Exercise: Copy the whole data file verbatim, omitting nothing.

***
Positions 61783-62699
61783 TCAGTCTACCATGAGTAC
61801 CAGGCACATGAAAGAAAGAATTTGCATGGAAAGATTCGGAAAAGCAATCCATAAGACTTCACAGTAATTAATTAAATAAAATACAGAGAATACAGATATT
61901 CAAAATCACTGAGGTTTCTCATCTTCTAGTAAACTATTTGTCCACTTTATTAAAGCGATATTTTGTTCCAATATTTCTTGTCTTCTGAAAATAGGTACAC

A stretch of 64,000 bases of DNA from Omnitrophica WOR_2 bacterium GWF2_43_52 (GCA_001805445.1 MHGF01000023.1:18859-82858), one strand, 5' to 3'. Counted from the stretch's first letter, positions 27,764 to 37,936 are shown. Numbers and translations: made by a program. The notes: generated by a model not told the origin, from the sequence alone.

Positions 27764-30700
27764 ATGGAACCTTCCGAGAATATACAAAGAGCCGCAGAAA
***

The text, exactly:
Positions 61783-62699
61783 TCAGTCTACCATGAGTAC
61801 CAGGCACATGAAAGAAAGAATTTGCATGGAAAGATTCGGAAAAGCAATCCATAAGACTTCACAGTAATTAATTAAATAAAATACAGAGAATACAGATATT
61901 CAAAATCACTGAGGTTTCTCATCTTCTAGTAAACTATTTGTCCACTTTATTAAAGCGATATTTTGTTCCAATATTTCTTGTCTTCTGAAAATAGGTACAC

A stretch of 64,000 bases of DNA from Omnitrophica WOR_2 bacterium GWF2_43_52 (GCA_001805445.1 MHGF01000023.1:18859-82858), one strand, 5' to 3'. Counted from the stretch's first letter, positions 27,764 to 37,936 are shown. Numbers and translations: made by a program. The notes: generated by a model not told the origin, from the sequence alone.

Positions 27764-30700
27764 ATGGAACCTTCCGAGAATATACAAAGAGCCGCAGAAA